Explain the background and organization of English colonization in America from the late 16th through the early 17th centuries (the 1580s through 1650).
During this time, there was a dramatic increase of England’s population, from approximately 50,000 to close to 400,000people. This led to an economic transformation whereby the lands available were leased for improvements leading to profits. The leasers used the leased lands for industrial, financial, and colonial ventures leading to a number of consequences.
Firstly, the peasants, who were the owners of these pieces of land, lost control over them facing eviction forcing them to become free laborers.By 1620, the English population moved from their rural areas to the cities with aid from the wage laborers (Nelson 34). With increased population, the leased lands underwent various improvements including closure. All the public used for pasture was turned into private property by colonialists who engaged in wool business and coal mining. By the 17th century, landless laborers increased greatly introducing a new breed of economic migrants who moved for long distances in search of work.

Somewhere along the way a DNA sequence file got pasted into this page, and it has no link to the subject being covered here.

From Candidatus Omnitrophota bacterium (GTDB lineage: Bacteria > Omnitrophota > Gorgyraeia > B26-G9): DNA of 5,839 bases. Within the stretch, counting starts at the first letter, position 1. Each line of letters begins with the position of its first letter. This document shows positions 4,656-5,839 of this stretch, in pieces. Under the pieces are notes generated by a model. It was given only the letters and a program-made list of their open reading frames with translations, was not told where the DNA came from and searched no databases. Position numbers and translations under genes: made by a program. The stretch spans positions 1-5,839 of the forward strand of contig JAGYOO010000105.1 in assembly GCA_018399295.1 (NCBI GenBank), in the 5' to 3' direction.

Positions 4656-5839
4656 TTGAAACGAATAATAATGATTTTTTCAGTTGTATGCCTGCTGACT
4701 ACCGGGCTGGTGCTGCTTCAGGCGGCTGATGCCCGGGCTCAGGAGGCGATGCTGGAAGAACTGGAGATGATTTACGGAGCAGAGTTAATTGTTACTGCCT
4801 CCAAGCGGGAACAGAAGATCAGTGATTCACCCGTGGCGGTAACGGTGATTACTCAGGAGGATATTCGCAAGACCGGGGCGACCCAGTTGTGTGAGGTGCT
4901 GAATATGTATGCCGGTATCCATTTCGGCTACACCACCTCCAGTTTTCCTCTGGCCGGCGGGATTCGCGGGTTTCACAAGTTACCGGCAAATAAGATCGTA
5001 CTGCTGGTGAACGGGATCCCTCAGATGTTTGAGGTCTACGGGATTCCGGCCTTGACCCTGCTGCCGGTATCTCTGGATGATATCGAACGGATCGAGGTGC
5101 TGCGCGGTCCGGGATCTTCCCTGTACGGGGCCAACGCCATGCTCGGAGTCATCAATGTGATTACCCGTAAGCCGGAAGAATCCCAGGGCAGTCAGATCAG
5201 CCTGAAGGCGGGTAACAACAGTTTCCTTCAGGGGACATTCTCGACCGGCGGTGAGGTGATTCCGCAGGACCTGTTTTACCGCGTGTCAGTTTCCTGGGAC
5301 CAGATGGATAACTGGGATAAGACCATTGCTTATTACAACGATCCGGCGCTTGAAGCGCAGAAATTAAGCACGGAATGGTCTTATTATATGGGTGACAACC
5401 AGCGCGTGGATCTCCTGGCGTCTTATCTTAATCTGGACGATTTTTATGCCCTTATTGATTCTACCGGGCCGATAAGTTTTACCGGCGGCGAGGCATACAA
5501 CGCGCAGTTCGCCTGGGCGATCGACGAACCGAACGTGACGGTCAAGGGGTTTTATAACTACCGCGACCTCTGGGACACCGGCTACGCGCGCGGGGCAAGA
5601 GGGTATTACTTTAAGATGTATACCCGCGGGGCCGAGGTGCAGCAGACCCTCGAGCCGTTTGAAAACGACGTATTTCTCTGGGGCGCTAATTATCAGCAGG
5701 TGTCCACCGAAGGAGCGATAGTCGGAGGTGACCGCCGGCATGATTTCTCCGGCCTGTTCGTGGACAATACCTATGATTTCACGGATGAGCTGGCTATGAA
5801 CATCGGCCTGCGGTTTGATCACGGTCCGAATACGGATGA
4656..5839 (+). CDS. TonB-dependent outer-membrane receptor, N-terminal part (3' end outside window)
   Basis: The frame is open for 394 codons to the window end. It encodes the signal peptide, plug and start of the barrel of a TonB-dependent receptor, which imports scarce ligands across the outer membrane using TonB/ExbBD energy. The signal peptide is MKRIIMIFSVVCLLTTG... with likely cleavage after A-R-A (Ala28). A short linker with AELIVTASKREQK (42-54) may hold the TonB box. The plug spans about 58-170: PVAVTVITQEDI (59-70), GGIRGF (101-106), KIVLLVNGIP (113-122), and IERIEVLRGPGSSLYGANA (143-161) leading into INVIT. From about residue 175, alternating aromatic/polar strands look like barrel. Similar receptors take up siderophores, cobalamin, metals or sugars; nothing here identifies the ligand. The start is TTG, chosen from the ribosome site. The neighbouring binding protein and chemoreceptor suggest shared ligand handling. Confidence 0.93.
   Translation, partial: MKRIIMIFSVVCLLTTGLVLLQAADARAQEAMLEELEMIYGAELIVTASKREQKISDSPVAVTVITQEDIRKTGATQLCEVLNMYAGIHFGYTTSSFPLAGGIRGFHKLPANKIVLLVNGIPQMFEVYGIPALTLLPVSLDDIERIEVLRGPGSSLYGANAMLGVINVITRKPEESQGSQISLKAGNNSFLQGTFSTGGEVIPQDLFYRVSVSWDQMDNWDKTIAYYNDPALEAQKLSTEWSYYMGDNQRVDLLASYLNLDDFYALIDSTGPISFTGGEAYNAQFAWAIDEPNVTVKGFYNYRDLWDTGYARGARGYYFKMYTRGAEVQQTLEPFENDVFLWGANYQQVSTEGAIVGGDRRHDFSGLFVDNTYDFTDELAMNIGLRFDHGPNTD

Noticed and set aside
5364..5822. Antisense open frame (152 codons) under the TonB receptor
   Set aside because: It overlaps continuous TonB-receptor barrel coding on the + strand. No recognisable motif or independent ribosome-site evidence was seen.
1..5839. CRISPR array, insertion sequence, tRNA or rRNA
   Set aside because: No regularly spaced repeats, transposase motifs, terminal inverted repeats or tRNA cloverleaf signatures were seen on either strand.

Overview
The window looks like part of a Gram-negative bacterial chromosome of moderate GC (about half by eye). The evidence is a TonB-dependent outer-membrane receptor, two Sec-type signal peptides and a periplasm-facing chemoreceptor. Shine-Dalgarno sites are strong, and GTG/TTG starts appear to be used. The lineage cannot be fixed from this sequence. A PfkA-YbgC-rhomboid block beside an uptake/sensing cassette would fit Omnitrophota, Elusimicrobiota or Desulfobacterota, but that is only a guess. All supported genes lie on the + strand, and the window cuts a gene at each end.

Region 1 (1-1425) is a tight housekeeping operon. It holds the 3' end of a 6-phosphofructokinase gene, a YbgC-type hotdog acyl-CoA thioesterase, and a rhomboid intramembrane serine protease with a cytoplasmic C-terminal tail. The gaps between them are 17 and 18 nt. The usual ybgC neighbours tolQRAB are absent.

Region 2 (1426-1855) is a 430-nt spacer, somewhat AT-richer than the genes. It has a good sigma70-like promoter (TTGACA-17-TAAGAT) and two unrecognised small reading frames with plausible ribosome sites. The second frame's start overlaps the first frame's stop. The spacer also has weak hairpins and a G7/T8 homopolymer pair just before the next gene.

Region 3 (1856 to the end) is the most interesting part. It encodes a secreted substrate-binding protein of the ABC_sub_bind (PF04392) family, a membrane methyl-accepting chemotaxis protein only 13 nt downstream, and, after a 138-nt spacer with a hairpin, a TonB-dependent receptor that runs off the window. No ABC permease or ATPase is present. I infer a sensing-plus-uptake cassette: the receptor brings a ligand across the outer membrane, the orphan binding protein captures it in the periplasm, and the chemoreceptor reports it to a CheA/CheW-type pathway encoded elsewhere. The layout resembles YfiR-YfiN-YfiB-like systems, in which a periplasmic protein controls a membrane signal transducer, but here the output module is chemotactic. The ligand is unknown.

Explain the broad background and the specific colonization efforts; particularly explain the similarities and distinctions between the Chesapeake and New England colonies.
Firstly, the Chesapeake and New England areas were colonized by the English people. Both of them enjoyed some level of democratic rule. They used their elected assemblies to offer a voice for them in government. Fourthly, Chesapeake and New England, also, were characterized by established churches. These churches were supported by the tax money, which was collected from the regions.
Chesapeake and New England colonies differed in several ways. To begin with, the economy of Chesapeake was subjugated by huge plantation owners. The unfree workers in this region were the main source of labor. On the contrary, the New England’s economy majorly had small farmers, artisans, and merchants in the cities (Nelson 83). This contributed to a more democratic society. In addition, the New England colonies were family oriented, unlike the Chesapeake colonies who were dominated by single individuals with less communal cohesion.
Nelson, William. The Common Law in Colonial America: The Chesapeake and New England, 1660-1750. Oxford: Oxford University Press, 2016. Print.